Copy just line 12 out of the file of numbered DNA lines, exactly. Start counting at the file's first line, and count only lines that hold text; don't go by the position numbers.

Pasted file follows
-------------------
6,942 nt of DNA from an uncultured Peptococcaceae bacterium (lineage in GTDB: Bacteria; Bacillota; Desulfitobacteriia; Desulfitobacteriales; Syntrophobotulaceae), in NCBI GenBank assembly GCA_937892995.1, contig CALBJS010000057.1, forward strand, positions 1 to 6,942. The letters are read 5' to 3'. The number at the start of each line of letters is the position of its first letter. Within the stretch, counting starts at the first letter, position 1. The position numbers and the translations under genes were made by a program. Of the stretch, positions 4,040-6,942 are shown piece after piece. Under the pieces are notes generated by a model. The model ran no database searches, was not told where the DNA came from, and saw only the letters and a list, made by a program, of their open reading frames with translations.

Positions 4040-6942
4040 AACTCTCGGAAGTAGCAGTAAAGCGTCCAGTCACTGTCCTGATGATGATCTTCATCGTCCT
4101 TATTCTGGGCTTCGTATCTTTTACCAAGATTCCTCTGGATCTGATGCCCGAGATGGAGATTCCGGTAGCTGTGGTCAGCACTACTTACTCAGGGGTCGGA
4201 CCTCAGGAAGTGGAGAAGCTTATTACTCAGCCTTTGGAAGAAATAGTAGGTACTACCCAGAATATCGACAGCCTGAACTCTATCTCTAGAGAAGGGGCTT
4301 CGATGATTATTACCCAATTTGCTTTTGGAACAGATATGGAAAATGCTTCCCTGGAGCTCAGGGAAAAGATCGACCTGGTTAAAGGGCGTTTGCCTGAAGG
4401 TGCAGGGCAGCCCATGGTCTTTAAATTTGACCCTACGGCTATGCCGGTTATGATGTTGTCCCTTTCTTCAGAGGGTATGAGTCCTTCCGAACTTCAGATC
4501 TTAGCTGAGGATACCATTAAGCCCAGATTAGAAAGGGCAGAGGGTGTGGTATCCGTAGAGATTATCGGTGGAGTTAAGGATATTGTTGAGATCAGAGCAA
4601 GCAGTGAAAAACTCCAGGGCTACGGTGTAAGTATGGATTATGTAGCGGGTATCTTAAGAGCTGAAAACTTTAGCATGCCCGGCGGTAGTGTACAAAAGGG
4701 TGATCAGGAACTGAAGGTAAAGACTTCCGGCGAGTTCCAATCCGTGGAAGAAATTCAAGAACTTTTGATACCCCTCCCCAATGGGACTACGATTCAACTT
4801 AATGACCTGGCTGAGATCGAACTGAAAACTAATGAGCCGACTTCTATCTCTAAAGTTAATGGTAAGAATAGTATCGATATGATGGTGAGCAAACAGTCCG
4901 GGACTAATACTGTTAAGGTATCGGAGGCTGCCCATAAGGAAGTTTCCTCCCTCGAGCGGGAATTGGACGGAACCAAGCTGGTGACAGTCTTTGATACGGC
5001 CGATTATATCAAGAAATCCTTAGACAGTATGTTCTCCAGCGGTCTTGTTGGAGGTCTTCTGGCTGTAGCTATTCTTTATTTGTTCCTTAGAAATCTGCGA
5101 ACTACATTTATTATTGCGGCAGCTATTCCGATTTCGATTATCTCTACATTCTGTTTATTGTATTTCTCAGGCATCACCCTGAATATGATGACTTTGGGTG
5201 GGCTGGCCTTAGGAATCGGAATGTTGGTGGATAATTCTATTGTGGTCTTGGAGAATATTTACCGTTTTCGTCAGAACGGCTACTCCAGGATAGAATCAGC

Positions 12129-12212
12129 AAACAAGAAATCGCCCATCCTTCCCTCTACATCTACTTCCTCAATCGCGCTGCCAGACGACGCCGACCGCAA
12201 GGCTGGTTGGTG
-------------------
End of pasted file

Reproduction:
4901 GGACTAATACTGTTAAGGTATCGGAGGCTGCCCATAAGGAAGTTTCCTCCCTCGAGCGGGAATTGGACGGAACCAAGCTGGTGACAGTCTTTGATACGGC